To: (Multiple email addresses may be specified by separating them with a comma)
BY Matthew Warner
I think many of us need to rethink the power we give to government. It’s not as simple as just supporting moral laws and opposing immoral ones.
The British have been trying to pass a law that would force, for example, Catholic schools to hire non-Catholic teachers - all in the name of “equality.” Fortunately, Pope Benedict was able to throw his weight around this week (i.e. make a fuss about it…i.e. point out the truth about how such a law would infringe on religious freedom) and it appears the British legislature is backing down…for now.
But this is just the latest example of the dangerous tightrope we walk when we give government the power to decide such matters. This time the bad press the Pope gave them was enough to convince an otherwise determined British legislature that this was not a good strategic time to pursue such drastic “equality” in Britain. Next time we may not be so fortunate.
Our freedom should not rest upon the popularity of a Pope. And it shouldn’t rest upon the sway of a democratic mob either. Yet that is where we find many of our freedoms - even here in America.
But we shouldn’t be surprised. It is we who continue to give away such power.
When we give the government the power to define marriage in order to promote traditional marriage, we applaud them. But we shouldn’t have been surprised when they turned around later and used that same power to redefine marriage to allow for divorce. And don’t be surprised when they use that same power to redefine marriage to include same-sex couples.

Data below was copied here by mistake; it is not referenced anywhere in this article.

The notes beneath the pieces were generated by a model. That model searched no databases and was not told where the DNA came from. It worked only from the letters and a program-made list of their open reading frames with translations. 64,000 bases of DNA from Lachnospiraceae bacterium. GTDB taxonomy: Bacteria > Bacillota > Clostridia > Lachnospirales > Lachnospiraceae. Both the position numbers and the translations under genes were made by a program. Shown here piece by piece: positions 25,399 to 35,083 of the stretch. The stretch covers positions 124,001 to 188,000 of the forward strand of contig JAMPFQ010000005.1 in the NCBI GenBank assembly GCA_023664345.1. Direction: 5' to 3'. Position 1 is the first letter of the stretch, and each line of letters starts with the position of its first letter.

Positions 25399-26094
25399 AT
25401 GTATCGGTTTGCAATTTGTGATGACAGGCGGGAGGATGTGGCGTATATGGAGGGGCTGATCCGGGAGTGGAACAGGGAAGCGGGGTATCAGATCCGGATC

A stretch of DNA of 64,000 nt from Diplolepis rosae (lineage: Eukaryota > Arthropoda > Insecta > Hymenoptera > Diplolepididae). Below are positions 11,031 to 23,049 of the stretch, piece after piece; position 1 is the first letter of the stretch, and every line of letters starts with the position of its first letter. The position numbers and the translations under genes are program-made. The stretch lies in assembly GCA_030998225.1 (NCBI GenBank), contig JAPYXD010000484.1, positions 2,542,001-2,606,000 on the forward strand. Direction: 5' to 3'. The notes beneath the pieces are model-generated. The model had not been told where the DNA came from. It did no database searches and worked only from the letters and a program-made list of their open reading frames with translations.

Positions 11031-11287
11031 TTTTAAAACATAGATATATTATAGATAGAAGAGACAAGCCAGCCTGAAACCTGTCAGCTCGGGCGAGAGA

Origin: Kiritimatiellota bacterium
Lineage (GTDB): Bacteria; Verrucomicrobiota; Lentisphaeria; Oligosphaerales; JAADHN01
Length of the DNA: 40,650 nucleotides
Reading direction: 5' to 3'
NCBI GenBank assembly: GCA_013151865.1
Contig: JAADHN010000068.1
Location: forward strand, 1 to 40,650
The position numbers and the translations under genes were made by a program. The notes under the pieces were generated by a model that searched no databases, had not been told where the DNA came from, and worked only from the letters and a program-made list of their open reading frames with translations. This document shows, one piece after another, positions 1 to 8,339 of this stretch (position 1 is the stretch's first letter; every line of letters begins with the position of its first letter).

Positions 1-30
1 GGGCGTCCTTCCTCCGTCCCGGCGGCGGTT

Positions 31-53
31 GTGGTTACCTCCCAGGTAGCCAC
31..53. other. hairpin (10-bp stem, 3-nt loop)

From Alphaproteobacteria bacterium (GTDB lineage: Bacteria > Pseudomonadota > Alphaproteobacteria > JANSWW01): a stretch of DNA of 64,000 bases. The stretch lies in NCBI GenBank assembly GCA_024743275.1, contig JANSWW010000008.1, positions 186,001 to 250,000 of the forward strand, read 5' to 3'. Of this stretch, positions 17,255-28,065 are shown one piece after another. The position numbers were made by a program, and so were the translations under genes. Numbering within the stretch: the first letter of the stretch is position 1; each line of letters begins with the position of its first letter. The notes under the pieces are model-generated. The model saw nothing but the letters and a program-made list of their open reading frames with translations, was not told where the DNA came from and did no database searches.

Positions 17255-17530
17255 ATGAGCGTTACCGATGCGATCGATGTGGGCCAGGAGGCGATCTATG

When we give the government the power to tell organizations who they can and can’t hire, we support them in the name of equality and justice. But don’t be surprised when they turn around and use that same power to force Catholic schools to hire non-Catholics or practicing homosexuals (all in the name of equality and justice).
When we give the government the power to run our health care system so they can help those that need it (a noble cause to be sure), we are surely tempted by this low-hanging fruit. But don’t be surprised when the government uses that same power later to pay for more abortions, promote more contraception, ban Catholics from emergency rooms and force Catholic hospitals to perform immoral services. By that time it may be a lot harder to stop them.
We can’t have it both ways. A benevolent dictatorship is great when the dictator is the Son of God. But if it’s a Son of Adam, we need to rethink it.
I’m not advocating for no government. And I’m not calling Obama an aspiring dictator. I’m just cautioning that governance is not as simple as supporting the laws that are moral and speaking out against the ones that are immoral. Unfortunately, this has become the approach for many Catholics.
If laws or politicians support Catholic moral teaching, then we support them. If they go against Catholic moral teaching, then we oppose them. But it’s not that simple. We should also consider securing freedom (religious and otherwise) and maintaining the moral integrity of the governmental system in the long term.
Alexander Hamilton said “It may perhaps be said that the power of preventing bad laws includes that of preventing good ones; and may be used to the one purpose as well as to the other… The injury which may possibly be done by defeating a few good laws, will be amply compensated by the advantage of preventing a number of bad ones.” (Federalist No. 73)
That’s food for thought from one man who learned that lesson the hard way.